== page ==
AGELESS STYLE WITH ANN CARUSO, NOTED CELEBRITY FASHION STYLIST & BRAND CONSULTANT
I’m joining my friend, Cindy Hattersley, as we each interview a different woman for our monthly “Ageless Style” series. You’ll find the link to Cindy’s blog at the end of my post.
Other than her style and beauty, the first thing that drew me to Ann Caruso was her kind, empathetic and caring heart. Qualities she’s honed as a respected, international celebrity stylist with big-name clients like Oprah, Elizabeth Hurley, and Johnny Depp, and by her personal experience as a two-time breast cancer survivor.
Ann Caruso lists the basic pieces every woman over 50 should have in her closet.
Ann Caruso is renowned in the fashion industry for her refined classic aesthetics. She began her career as a design assistant at Ralph Lauren, the iconic American fashion house, followed by seven years at Vogue Magazine. Under the leadership of editor, Anna Wintour, Ann developed a reputation as a well-known fashion and accessories editor. Since then, she’s become a successful freelance stylist and brand consultant, winning the Womenswear Stylist of the Year award. Her work has appeared in Vanity Fair, InStyle, Town & Country, Tatler, and Harper’s Bazaar where she was a contributing fashion editor.
George Clooney asked Ann to dress his family for his Venice wedding to Amal Alamuddin.
ANN: I came to NY from Boston, looking for a fashion job, and I was perfect for Ralph Lauren. I was wearing my turtlenecks and navy blazers and long, riding skirts and jeans with riding boots. That was my look with my long dark hair. I really wanted to work on a magazine and work with different designers and explore my fashion style so when I got to Vogue, I expressed my style in a different way. It became a little bit edgier.
BRENDA: What is your definition of style? I think a lot of people confuse style with fashion.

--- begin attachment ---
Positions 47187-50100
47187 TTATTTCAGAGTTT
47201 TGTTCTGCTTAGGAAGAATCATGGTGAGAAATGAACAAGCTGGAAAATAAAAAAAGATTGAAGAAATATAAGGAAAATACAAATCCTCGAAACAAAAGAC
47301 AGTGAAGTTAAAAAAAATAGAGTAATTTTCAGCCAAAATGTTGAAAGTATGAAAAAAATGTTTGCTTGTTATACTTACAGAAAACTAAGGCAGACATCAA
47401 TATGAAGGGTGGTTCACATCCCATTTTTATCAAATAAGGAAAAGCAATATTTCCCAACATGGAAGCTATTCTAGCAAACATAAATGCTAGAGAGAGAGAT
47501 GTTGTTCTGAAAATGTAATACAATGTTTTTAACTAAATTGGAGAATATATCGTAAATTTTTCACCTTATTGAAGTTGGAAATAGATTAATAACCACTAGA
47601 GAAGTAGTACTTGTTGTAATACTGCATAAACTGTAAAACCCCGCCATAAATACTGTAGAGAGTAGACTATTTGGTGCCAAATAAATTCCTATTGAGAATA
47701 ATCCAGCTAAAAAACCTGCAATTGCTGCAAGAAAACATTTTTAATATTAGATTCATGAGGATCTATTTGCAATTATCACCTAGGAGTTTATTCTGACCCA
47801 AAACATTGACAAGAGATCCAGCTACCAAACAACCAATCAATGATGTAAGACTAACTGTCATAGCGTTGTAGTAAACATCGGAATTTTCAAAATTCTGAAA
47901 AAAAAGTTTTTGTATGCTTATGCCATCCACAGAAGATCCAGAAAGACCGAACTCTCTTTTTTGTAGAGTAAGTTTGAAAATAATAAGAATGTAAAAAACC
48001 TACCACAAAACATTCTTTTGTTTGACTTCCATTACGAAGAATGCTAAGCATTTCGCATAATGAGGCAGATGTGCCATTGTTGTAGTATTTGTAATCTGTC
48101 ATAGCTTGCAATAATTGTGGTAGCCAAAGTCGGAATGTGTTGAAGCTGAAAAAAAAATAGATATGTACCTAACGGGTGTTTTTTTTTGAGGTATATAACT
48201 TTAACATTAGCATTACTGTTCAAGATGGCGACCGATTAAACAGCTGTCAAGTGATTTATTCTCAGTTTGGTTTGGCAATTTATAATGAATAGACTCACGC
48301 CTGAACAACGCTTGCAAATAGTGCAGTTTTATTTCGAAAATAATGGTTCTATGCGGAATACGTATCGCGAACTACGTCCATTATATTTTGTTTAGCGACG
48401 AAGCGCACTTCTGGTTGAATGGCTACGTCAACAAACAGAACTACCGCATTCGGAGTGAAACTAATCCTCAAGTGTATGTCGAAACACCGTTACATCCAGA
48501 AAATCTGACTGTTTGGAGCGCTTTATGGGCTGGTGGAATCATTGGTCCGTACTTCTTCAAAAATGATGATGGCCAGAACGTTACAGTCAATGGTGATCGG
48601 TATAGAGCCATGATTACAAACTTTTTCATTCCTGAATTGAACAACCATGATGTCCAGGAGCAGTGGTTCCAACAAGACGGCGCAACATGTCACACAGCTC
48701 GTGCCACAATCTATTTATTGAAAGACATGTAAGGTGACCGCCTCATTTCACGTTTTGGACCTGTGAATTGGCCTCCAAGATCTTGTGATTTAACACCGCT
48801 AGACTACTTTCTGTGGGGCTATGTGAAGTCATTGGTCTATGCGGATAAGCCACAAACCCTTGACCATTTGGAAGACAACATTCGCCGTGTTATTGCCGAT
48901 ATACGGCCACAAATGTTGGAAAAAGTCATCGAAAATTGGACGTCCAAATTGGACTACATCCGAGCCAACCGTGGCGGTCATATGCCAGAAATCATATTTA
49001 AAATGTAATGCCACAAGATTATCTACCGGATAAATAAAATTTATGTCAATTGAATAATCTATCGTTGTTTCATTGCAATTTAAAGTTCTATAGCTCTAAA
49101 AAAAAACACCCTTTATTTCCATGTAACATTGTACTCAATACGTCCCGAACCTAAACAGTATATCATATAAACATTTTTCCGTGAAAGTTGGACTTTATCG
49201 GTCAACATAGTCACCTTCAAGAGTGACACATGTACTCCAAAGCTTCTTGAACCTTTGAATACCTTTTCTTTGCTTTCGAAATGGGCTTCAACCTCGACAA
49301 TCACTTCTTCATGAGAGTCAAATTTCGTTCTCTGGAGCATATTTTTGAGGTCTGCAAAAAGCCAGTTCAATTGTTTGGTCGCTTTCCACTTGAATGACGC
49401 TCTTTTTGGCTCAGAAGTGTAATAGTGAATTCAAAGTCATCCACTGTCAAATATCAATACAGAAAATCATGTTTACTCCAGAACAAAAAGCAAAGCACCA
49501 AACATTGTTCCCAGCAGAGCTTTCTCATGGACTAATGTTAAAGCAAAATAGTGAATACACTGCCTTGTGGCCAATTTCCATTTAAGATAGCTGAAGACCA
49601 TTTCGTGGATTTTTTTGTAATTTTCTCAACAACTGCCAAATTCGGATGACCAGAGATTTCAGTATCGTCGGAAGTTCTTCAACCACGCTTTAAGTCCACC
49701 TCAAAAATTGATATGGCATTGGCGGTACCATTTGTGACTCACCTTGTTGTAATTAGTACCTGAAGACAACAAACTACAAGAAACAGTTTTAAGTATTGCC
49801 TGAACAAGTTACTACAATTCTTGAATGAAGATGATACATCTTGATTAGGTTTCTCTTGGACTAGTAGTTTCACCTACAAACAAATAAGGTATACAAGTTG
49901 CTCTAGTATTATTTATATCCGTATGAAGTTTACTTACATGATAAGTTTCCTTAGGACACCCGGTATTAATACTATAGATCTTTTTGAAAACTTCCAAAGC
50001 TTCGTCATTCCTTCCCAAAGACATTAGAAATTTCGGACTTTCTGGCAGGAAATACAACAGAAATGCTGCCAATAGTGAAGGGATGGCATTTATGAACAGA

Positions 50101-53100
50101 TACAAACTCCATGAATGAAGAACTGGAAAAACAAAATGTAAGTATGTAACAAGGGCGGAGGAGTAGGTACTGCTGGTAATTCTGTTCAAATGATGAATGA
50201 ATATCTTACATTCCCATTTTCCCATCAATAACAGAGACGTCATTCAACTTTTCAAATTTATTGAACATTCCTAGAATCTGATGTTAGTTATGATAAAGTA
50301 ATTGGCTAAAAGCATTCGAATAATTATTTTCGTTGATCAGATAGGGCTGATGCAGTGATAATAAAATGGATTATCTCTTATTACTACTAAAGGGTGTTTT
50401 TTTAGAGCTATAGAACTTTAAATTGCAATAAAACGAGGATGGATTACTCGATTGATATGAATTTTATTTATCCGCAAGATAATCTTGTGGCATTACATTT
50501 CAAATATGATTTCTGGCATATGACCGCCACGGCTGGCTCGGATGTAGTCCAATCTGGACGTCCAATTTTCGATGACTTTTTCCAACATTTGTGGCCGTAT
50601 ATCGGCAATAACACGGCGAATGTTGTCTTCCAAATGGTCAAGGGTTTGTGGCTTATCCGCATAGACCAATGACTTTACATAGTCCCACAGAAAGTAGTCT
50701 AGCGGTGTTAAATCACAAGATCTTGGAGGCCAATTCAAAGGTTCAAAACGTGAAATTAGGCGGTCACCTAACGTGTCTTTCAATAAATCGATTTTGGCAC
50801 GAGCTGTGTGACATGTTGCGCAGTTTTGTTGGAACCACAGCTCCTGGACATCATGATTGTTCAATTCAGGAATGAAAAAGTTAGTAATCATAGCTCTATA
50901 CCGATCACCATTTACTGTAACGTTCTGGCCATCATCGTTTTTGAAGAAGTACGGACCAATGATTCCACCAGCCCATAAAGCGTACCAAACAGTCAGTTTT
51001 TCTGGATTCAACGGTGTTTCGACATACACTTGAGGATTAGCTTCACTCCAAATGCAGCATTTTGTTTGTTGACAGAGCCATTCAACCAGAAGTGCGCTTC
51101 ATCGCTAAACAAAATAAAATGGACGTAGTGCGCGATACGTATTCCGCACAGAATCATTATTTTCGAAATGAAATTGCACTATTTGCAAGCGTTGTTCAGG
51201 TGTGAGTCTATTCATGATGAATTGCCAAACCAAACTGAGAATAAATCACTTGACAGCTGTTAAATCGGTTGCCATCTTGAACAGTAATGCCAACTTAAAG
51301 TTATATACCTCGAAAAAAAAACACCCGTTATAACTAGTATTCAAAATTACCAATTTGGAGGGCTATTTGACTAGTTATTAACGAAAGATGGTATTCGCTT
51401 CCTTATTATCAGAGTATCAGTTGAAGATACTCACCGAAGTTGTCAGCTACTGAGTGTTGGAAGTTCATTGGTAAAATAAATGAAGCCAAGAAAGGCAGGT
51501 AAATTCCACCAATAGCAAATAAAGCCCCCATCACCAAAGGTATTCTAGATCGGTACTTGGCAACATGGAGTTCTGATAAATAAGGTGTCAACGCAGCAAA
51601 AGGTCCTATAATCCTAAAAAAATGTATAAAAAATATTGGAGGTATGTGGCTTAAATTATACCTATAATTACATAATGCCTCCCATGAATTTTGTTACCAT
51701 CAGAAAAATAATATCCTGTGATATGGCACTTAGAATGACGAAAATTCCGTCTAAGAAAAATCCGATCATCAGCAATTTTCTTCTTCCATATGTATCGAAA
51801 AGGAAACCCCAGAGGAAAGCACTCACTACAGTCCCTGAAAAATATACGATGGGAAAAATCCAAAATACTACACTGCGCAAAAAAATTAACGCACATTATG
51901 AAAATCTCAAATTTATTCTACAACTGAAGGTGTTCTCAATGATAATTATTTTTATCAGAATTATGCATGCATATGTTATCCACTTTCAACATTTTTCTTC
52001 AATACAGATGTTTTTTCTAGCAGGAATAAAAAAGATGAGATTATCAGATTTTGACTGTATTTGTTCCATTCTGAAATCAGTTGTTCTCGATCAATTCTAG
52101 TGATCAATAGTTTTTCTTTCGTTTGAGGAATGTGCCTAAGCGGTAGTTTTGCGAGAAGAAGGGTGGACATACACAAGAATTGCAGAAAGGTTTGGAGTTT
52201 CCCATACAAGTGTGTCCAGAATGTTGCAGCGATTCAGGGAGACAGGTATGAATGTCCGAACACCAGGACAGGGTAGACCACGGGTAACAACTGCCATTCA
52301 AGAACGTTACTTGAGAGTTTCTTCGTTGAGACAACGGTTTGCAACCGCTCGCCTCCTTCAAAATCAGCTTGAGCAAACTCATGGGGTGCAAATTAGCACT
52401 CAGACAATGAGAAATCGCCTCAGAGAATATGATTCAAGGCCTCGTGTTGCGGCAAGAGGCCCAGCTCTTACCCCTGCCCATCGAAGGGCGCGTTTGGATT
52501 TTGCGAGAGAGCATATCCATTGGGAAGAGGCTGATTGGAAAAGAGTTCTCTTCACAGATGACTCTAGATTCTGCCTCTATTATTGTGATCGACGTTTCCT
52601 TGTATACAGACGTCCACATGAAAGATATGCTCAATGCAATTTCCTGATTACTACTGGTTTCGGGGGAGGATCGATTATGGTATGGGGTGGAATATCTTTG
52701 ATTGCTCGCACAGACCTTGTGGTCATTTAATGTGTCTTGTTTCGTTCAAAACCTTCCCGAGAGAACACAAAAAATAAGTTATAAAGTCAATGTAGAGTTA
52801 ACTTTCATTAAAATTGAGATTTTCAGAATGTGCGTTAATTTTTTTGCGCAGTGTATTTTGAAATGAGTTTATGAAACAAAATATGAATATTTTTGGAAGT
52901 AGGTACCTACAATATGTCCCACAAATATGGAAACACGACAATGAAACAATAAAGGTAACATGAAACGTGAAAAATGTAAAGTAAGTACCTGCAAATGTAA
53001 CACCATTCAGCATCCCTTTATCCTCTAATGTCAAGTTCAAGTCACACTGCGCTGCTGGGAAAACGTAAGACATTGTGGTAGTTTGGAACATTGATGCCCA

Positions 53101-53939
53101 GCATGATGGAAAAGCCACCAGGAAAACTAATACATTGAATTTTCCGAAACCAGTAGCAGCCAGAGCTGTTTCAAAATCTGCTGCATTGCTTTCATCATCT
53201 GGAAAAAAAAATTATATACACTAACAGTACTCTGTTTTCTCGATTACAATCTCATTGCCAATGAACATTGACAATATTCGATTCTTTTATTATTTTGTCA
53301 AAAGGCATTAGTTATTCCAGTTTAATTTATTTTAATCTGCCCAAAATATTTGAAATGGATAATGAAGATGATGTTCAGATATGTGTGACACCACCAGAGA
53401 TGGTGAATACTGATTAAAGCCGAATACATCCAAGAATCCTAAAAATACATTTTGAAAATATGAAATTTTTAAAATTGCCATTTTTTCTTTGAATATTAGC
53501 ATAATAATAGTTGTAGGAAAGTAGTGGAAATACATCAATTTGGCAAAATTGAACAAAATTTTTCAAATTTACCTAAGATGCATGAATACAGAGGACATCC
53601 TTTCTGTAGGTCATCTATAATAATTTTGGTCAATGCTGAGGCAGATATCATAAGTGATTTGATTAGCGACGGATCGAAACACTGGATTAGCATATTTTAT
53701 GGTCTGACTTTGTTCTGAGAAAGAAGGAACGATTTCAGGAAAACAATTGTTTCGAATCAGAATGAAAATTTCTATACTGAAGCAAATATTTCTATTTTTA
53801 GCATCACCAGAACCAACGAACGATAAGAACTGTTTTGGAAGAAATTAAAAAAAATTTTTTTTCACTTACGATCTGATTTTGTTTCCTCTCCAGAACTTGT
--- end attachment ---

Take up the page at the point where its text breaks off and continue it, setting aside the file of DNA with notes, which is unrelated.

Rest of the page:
ANN: Style is the way someone chooses to express themselves with fashion. It’s a total look, not just clothing. It’s your accessories, your beauty, the way you wear your makeup and your hair, and your personality. It’s a form of self-expression.
BRENDA: How has your style changed in the last few years?
Photograph from Edition01
ANN: I haven’t been dressing up as much as I used to, although I’ve gone to some galas and events, but I think now it’s about feeling more comfortable in my clothes. I’m not interested in feeling the pain for fashion. Several years ago I didn’t care if my feet hurt in the shoes if they were beautiful. I was going to wear them anyway. Now I just want to be comfortable because that makes me feel confident.
BRENDA: You like dresses, and I love the ones you post on Instagram. They’re chic Boho.
ANN: I’m attracted to the chic Bohemian style even in the winter. You can wear them with boots, or a great flat and a great belt. It’s an easy way to dress and be comfortable. A few years ago I was wearing the straight, knee-length skirt, very Dolce and Gabbana looks all the time. That was kind of a signature look for me. I have a certain clean aesthetic about me no matter what I’m wearing. I’m also attracted to menswear in dressing. Even today I have a v-neck cashmere sweater on with a boyfriend style jean. And I love blazers. If you saw my closet, it’s full of men’s shirts. I have every stripe you can imagine. I have to stop myself from buying another white shirt or another striped shirt because that’s what I’m attracted to.
BRENDA: Do you get them tailored?
ANN: No. I just wear them. That’s the style now. I dressed that way when I was in my 20s as well. When I was at Vogue, I would wear my oversized Brooks Brothers shirts and have my bra peeking out, and have a straight skirt or a pant. That was the look, and I’ve never really left it. I have a row of all these blazers and suits. I’m loving suits. I think you always look put together in them. Especially, the suits in colors like pink!
BRENDA: In my 20s I wore men’s shirts and ties a lot. I still do. It’s funny you said that, because I sent you a link to a blog I did, wearing a suit I bought after breast cancer. Nothing looked good on me so I went shopping for something I could wear to dinner with my husband. My friend, Jack Simpson, makes couture for men, and in that photoshoot, I’m wearing one of Jack’s ties. I still can’t tie a tie, so I wind up going to a menswear department and ask a salesman to tie my tie, and I just leave it that way in my closet.
ANN: I know. It’s not easy. I like how you put the necklace over it.
Photograph by Rupert Anderson
BRENDA: Do you have any rules of thumb when you buy clothes for yourself or your celebrity clients like what colors look best on them, or maybe necklines and hem lengths that are more flattering than others, or do you find yourself saying to heck with it. I love this piece. It may not be the best thing on me, but I like it, and I’m going to buy it.